© Universal Pictures International Germany GmbH

Kubo - Der tapfere Samurai (Kubo and the Two Strings)
U.S.A. 2016

Opening 27 Oct 2016

Directed by: Travis Knight
Writing credits: Marc Haimes, Chris Butler, Shannon Tindle
Principal actors: Charlize Theron, Art Parkinson, Matthew McConaughey, Ralph Fiennes, George Takei

The film begins much as The Light between the Oceans did: a small boat bobs aimlessly in the sea. Here the similarity ends. In Kubo, both occupants, baby Kubo and his mother, survive; the boat capsizes and they are washed up onto the beach. Now, 10 years later, they live on an isolated rocky bluff overlooking the sea. His mother is ill and suffers from strange visions. Kubo regularly goes into the village and plays his shamisen (a Japanese type of banjo or guitar), while spinning a spellbinding story about a Samurai soldier made out of origami. He is popular with the villagers, especially a cute little granny, and the audience breathlessly anticipates the end of the story.

This relatively peaceful beginning changes drastically when a mishap causes his mother’s evil twin sisters to appear, spouting threats. Kubo is forced to travel outside his village to meet his equally menacing grandfather and solve the mystery of the death of his father, Hanso. To solve the riddle he must find three objects: a sword, a suit of armor, and a helmet. Mr. Monkey and Beetle accompany him, although often their disagreements cause more problems than anything they can do to help.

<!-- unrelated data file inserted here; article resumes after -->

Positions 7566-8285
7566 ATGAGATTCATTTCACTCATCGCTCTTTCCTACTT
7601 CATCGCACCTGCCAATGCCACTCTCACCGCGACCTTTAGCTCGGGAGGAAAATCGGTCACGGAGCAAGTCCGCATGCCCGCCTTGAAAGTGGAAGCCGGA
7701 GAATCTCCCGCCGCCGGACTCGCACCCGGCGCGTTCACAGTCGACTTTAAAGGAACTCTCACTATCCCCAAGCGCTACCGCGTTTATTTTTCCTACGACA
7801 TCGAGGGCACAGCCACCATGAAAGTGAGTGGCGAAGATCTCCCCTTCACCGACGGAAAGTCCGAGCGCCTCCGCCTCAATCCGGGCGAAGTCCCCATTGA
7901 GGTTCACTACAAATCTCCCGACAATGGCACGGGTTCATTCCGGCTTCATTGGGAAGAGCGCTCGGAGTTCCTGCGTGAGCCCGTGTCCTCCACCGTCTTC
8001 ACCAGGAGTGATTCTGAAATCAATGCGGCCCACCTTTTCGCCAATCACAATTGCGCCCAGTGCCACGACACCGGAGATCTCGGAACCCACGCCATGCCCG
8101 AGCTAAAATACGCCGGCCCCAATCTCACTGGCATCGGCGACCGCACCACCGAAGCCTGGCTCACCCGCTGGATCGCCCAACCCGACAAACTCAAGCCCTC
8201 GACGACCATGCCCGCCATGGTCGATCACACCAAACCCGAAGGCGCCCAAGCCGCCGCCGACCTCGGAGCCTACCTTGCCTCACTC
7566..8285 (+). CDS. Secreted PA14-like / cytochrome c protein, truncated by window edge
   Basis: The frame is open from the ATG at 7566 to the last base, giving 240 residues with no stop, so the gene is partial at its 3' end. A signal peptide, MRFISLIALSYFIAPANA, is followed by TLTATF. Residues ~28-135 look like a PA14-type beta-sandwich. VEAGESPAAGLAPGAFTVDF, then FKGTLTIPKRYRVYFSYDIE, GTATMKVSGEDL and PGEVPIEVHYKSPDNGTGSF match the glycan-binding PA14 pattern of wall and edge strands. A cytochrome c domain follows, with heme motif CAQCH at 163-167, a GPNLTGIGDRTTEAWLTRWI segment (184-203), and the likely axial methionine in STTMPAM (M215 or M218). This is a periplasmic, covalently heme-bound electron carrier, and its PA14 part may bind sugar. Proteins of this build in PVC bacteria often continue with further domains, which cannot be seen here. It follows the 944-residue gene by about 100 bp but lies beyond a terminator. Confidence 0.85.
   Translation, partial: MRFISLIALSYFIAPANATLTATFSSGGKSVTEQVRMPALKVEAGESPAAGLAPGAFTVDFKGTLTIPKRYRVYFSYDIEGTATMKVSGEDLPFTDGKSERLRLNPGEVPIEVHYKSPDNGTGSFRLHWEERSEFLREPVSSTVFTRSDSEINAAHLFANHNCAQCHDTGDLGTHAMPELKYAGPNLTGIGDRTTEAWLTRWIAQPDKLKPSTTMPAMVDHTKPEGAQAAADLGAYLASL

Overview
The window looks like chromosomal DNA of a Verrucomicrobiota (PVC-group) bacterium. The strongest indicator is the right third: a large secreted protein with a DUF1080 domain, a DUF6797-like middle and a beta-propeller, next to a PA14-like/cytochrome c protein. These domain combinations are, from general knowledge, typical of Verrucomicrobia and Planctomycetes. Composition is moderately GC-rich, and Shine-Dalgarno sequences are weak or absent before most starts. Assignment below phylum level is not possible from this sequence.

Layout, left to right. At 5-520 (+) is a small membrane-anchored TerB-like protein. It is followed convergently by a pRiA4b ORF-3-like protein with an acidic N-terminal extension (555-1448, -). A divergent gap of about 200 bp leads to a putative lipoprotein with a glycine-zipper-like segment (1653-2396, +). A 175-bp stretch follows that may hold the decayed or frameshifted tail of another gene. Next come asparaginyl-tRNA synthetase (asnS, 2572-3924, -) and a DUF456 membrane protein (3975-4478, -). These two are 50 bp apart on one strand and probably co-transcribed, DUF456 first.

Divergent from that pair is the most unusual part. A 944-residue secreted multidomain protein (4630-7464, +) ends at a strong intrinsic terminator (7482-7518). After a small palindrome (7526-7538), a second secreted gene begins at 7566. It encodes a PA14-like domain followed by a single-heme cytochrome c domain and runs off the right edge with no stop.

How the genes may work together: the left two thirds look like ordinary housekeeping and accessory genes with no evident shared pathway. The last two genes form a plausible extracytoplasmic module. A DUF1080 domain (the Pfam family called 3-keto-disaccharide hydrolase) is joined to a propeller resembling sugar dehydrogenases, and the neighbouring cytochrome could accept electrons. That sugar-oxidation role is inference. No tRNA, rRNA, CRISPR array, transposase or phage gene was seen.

This animated children’s film is a must-see for the whole family, except for those young ones especially sensitive to monster attacks. The artwork is extraordinary; each figure comes alive and the background is beautiful. There is much symbolism such as lanterns floating in the sea, origami art including the necessary square pieces of paper, the strings on the banjo, as well as George Harrison’s original song “While my guitar gently weeps,” or even Kubo’s eye patch.

Although it seems to be based on some very old Japanese legend, it is actually an original story by Americans, made totally by a huge team in the U.S. It’s not Hayao Miyazaki, but could easily stand beside his Princess Mononoke. It would be quite interesting to hear how the Japanese judge it. The film would have been even more brilliant if the makers had abstained from any kind of 3D (here it is quite low-key and therefore not necessary) and if it had been 10 minutes shorter. Nevertheless, this is a film to see. (Becky Tan)

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